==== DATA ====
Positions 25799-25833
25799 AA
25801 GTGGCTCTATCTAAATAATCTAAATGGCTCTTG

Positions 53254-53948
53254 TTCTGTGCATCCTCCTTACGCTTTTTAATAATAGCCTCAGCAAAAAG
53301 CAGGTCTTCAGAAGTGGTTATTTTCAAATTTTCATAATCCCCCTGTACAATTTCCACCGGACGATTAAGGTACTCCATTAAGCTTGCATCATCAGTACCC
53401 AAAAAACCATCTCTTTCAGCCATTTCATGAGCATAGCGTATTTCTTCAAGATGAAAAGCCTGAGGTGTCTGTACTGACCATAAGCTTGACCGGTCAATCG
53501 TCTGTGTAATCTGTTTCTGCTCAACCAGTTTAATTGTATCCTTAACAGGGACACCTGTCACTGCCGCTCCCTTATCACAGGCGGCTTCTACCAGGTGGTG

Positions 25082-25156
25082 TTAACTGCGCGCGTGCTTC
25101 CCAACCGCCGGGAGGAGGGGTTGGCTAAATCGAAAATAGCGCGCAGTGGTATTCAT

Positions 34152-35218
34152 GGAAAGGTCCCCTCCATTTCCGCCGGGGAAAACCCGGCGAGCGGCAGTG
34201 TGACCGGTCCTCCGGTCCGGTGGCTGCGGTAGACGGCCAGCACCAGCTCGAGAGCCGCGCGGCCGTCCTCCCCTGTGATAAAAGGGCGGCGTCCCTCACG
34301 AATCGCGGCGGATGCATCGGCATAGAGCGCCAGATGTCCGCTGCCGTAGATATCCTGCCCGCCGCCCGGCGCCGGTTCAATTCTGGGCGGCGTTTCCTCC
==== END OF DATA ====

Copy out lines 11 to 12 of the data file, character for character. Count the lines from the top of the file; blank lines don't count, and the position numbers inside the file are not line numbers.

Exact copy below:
25101 CCAACCGCCGGGAGGAGGGGTTGGCTAAATCGAAAATAGCGCGCAGTGGTATTCAT

Positions 34152-35218